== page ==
To determine the effect of distance from the ceiling, a trial was conducted with black globes mounted 3 feet and 1 foot above the ground in selected hutches. Three feet was chosen because it is about the height where the back and head of a standing calf would be. Black globe temperature was much higher at 3 feet than at 1 foot.
“For example, at 3:39 p.m. when the hottest temperatures were recorded, the black globe at 3 feet was 5.6 degrees hotter than the black globe at 1 foot,” Friend said. “During hot conditions, adult dairy cattle stand to help increase heat loss, but calves in hutches are exposed to much more radiant heat if they stand in hutches on hot sunny days. It is a mistake to assume that because calves are lying in hutches during the heat of the day, the calves are comfortable.”
Friend added that reflective covers certainly improve the comfort of calves in hutches, but are conditions improved enough that changes important to improving health and productivity in the calves.
“The first thing people ask about is whether weight gain is improved,” he said. “Statistically significant changes in weight in calves consuming milk is difficult to achieve unless you can accurately weigh large numbers of animals because the calves consume all of their diet unless they are extremely sick. However, we do see very convincing trends when our cooperating farms have hot conditions during the summer.”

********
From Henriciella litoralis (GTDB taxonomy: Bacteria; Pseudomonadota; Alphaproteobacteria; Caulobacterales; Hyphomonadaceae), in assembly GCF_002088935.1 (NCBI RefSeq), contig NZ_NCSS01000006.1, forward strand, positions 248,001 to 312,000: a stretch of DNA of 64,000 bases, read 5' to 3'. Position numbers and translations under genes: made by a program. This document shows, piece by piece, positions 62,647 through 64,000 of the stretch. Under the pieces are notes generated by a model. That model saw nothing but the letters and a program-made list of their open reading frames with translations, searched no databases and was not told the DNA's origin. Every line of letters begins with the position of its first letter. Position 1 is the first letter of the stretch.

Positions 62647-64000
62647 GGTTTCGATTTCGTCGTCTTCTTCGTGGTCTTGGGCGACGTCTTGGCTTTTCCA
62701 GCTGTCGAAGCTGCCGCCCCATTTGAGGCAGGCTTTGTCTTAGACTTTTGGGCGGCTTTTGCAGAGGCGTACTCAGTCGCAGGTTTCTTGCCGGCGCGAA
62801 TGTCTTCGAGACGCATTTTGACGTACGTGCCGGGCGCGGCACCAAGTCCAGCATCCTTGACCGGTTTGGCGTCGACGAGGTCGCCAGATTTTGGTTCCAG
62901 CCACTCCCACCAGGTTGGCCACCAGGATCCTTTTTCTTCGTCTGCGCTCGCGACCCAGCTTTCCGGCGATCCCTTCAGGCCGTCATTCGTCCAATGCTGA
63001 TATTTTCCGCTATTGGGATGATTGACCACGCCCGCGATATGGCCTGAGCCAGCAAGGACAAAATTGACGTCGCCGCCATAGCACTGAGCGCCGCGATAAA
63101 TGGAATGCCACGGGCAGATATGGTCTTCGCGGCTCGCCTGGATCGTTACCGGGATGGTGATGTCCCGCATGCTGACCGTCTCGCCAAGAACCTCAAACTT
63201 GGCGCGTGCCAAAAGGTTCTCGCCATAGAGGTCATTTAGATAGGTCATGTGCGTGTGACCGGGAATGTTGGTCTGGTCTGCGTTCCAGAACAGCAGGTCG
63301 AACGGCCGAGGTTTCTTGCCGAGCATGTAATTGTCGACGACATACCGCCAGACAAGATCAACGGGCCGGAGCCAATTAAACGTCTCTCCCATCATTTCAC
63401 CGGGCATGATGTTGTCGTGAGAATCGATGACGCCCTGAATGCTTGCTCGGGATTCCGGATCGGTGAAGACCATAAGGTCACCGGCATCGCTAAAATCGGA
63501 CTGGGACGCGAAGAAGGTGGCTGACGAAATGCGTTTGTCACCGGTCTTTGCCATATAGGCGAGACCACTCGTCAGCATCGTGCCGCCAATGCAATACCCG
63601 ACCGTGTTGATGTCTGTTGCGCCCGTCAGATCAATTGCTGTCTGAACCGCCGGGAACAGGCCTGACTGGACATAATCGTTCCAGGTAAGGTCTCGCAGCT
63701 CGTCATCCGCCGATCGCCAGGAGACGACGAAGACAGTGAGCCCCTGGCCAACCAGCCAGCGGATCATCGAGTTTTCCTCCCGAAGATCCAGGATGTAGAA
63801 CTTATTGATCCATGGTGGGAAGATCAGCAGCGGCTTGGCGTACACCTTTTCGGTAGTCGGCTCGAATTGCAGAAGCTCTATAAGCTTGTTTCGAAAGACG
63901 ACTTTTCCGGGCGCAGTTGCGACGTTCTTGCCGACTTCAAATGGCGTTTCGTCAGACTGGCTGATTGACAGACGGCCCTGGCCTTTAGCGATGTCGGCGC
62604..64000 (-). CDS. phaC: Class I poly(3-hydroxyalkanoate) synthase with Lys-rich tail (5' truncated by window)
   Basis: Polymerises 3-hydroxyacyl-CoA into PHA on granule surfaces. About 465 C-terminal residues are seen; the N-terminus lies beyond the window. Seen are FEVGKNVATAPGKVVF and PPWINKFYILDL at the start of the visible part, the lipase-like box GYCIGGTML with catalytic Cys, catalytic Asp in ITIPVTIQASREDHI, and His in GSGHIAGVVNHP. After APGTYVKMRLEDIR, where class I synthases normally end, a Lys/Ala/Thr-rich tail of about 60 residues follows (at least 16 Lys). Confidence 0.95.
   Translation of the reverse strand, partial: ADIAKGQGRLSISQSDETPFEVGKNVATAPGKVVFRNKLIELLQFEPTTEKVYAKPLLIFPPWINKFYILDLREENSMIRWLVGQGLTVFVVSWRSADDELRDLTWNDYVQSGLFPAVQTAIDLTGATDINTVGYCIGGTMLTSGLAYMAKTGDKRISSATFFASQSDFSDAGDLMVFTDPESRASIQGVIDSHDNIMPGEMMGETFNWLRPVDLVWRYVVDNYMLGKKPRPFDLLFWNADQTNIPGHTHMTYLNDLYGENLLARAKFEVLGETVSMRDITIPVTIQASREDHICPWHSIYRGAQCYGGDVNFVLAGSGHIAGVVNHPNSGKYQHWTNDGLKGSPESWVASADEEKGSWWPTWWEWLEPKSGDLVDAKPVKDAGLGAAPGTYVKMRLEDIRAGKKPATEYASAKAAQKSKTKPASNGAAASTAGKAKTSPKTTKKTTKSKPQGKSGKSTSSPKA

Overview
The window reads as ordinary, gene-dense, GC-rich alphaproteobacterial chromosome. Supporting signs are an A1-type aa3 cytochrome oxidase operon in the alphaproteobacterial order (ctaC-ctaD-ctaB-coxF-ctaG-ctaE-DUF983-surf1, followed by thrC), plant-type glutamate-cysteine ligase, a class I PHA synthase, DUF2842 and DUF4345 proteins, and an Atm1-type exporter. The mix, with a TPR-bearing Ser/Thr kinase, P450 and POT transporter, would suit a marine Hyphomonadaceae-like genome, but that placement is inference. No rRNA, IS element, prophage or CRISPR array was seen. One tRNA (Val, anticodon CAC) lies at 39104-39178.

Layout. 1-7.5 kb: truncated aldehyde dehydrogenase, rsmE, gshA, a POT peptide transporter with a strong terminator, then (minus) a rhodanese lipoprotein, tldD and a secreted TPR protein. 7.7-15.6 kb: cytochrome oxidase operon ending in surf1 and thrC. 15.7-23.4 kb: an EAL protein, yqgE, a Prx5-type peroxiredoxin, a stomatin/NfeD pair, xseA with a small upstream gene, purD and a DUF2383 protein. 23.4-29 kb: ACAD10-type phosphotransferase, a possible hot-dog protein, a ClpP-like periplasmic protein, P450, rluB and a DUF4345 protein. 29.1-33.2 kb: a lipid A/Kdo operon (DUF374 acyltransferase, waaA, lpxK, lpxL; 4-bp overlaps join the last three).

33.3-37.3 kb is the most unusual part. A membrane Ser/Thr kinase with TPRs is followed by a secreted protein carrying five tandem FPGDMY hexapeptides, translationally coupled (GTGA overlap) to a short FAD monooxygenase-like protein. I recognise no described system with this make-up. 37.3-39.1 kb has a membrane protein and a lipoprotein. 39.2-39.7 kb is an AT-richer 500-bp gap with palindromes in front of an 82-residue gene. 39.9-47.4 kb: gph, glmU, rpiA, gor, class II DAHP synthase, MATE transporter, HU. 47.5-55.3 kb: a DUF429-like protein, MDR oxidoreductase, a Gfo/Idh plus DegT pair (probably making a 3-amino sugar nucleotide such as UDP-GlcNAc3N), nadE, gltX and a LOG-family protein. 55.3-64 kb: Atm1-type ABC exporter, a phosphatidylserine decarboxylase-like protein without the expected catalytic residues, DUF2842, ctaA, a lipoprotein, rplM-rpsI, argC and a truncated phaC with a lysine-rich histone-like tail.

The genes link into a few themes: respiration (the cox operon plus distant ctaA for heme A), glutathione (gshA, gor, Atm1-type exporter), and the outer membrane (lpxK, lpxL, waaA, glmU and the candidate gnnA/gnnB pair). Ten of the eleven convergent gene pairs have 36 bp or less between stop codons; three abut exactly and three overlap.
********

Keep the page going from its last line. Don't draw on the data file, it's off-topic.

In one experiment, Friend said they used 12 to 24 covers on three farms in the Texas Panhandle. Improvement in weight gain ranged from 0.39 pounds per day /day, 3.1 pounds over 80 days to 0.99 pounds per day or 7.93 pound over 80 days.
“One of our biggest problems is that many farms weigh their calves in groups by loading them on a trailer and driving the load over their commodity scales,” he said. “Although there may be 24 calves on the trailer, that single weight cannot be statistically analyzed.”
In 2013, Friend said his group conducted additional trials in the Texas Panhandle and Arizona. The Panhandle had an exceptionally cool summer so that study was not useful, but it was hot in Arizona.
“Even though the farm in Arizona used cinder blocks to raise the backs of their hutches to maximize ventilation, the Al LDPE covers resulted in the internal air temperature being 3.9°F cooler, calf panting was much lower during hot periods of the day, and there were trends toward calves needing less medical treatments and gaining more weight 7.5 pounds over 65 days.”period. close quotes
“We also saw similar reduction in panting when we measured respiration rates in a study several years earlier when there was a hot summer in the Panhandle.
“In conclusions, we used both Calf-Tel and Agri-Plastics brand hutches in our studies and we have seen little difference between them,” Friend said. “Elevating the backs of hutches does increase ventilation, but that has little influence on radiation coming from the hot surfaces of the hutches. Reflective coatings and paints can help a little, but the paint will also be on the hutch during moderate and cold conditions, which could be counterproductive.”
Some commercial coatings also cost $40 or more per hutch and that does not include labor, he said.
“For all practical purposes, the Al LDPE is as effective as laminate material that can cost 10 times as much, and the AI LDPE performs better under farm conditions,” Friend said. “The fabrication of the covers and the mounting system has steadily improved over recent years and will be available for purchase this spring as Cool-Calf Covers.”
via source AgriLife TODAY | Research focuses on reducing heat stress for calves in plastic hutches
For more information regarding news from the Department of Animal Science, College of Agriculture and Life Sciences, Texas A&M University, please contact Maggie Tucker at firstname.lastname@example.org or (979) 845-1542.